DIY Rocking Chair
This blog post contains affiliate links. At no cost to you, I may receive a small commission if you purchase any of these items as a compensation for linking you to them.
DIY Rocking Chair
When I found this chair in a thrift store, I knew I wanted to turn it into a rocker. I actually passed it up the first day, but thought about it more when I got home. Finding it still there the next time I went, I knew I had to have it! I turns out this chair is still available at ikea. So this post lays out the plans for this specific chair in an IKEA HACK! If you'd like to see my thought process, on how to apply this to any chair, check out my Instagram Story Highlight.
My Instagram Reel gives a 15 second look at the whole process! The key is creating a large jig so we can create some moderately rounded arcs for the legs. With this ikea Strandmon wing chair, the rocker legs need to be 42" in total width. Cut off (2) 42" lengths of a 2"x4". You'll need an additional 2"x4"x10' to attach the jig too. You'll also need approximately 10' of material to make the jig. Hardboard will work, and you can combine two pieces for longer length if needed. I used a 3/8" straight bit from this router bit set. The height is shorter than the 1.5" cut, but it shouldnt matter as the bit passes through on each plunge.
First Router Pass
Attach your 2"x"4"x10' in a T shape at the center mark of the 2"x4"x42". Use pocket holes to attach. These screws won't be in the way of our cuts. From the bottom edge of the rocker leg, measure back 9' 3 1/4" along the T, and mark this spot. This is the turning point for your jig for the first arc. It will cut the rounded line seen above.
Second Router Pass
Once the bottom edge of the rocker leg is cut, we'll need to cut the top edge. For this we will not adjust our jig, but we will move the turning point. Your new turning point needs to move further back by 1 1/2". This point now measures 9' 4 3/4" from the bottom of the arc. You may need to adjust this somewhat due to your bit diameter, so do a dry run first before you start routing. Use your plunge router and cut this inner arc line.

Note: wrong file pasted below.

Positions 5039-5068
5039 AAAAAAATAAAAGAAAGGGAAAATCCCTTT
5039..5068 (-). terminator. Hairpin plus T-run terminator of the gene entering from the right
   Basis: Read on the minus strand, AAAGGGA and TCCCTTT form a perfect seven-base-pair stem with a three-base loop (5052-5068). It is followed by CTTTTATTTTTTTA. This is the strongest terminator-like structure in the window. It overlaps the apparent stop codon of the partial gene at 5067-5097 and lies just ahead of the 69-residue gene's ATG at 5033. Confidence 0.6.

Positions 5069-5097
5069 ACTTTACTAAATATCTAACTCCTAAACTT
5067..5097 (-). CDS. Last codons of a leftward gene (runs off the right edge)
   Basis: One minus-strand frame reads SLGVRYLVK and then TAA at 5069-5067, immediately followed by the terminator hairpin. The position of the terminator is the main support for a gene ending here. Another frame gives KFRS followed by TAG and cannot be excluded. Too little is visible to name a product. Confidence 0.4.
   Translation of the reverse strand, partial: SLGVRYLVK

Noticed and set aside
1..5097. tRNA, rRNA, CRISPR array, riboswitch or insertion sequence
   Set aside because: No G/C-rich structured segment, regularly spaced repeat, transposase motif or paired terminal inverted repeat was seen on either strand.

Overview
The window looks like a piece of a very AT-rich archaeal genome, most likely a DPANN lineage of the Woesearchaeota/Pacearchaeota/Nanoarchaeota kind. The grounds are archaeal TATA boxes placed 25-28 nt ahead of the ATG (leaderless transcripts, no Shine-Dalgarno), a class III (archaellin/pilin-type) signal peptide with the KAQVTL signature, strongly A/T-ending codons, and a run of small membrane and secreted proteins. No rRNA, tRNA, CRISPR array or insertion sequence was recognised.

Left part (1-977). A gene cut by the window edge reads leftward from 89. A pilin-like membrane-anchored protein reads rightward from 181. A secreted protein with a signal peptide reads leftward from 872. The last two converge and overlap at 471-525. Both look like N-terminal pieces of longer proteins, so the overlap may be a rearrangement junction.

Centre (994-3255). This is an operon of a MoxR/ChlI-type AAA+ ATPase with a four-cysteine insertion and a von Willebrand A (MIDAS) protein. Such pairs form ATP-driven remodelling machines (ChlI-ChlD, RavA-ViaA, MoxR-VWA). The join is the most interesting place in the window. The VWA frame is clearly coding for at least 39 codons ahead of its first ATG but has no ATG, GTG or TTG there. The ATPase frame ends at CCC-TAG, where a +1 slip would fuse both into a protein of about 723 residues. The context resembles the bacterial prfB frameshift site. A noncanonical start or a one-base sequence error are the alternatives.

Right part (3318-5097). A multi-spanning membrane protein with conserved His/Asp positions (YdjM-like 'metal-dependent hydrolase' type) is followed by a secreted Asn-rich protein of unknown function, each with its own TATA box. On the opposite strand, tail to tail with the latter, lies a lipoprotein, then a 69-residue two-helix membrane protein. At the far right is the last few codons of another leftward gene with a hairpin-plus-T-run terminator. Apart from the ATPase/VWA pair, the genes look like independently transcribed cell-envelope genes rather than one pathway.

Here is a view from my turning point of my set-up. i'm working one side of the cut at a time because of my clamp location.
Here is a view from the side during my plunge cut.
Once you have two arcs cut, you will make some cuts on the miter saw and assemble two of these for opposite sides.
I used the scrap left over from my arc cut for the 23" length. I flipped the interior arc scrap on it's side and turned that towards the inside, underneath the chair. Cut the corners at 50 degress miters (not the typical 45). You'll also need two legs per side cut at 50 degree angles accoring to the above dimensions. Wood glue everything together, and use brad nails to hold it. After a couple hours, wood fill. Once that's dry sand starting with a 60 grit Sand paper and moving up to 150. One smooth, stain with your favorite stain. I used this natural stain oil in Bourbon in a 3 to 1 ratio with this Accelerator.
Note: wait until your stain is completely dry before moving this to your carpet! This is about a week for the oil and accelerator above, but may be different with your stain. Flip the chair on its side and attach the legs with these wood screws. They come with a matching star bit and don't strip. I prefer them for almost every job. I've marked the image where I used screws. Now flip back over, and you're ready to enjoy this chair!